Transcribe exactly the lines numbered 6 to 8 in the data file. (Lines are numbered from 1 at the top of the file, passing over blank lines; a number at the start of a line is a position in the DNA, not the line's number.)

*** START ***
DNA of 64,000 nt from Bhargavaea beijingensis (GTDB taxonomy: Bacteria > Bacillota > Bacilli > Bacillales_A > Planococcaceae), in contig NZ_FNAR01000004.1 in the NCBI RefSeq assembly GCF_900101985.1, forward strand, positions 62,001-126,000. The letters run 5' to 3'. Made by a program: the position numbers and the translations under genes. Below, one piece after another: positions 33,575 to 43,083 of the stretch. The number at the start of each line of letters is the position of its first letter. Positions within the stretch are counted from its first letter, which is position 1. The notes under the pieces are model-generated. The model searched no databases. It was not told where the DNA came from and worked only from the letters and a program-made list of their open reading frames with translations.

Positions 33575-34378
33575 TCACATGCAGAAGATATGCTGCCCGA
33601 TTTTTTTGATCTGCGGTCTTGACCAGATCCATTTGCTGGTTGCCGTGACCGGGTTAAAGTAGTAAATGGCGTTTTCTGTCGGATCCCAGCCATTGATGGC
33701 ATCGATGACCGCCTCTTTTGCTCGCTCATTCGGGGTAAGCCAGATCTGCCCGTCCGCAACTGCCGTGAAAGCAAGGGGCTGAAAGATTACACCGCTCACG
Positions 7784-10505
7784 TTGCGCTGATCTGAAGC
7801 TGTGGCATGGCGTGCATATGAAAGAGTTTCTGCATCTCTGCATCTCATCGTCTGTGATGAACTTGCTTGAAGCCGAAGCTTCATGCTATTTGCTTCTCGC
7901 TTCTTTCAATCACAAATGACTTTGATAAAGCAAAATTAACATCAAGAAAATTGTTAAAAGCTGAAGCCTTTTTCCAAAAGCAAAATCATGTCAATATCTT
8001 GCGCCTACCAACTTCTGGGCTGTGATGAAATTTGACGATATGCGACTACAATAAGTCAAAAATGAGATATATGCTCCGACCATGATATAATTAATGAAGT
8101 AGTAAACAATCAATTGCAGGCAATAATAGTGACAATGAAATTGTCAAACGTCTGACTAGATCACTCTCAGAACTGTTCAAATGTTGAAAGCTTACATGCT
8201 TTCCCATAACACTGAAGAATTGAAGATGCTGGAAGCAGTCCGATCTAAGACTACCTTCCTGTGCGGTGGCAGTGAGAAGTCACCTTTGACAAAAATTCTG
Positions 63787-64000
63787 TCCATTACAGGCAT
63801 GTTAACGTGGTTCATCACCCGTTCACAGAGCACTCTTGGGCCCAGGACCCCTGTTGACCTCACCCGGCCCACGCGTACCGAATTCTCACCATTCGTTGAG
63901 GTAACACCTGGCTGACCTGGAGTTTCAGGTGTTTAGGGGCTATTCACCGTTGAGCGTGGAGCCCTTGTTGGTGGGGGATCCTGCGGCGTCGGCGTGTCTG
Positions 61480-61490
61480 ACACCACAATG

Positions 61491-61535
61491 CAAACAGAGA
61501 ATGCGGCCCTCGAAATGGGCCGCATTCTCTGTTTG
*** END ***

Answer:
Positions 7784-10505
7784 TTGCGCTGATCTGAAGC
7801 TGTGGCATGGCGTGCATATGAAAGAGTTTCTGCATCTCTGCATCTCATCGTCTGTGATGAACTTGCTTGAAGCCGAAGCTTCATGCTATTTGCTTCTCGC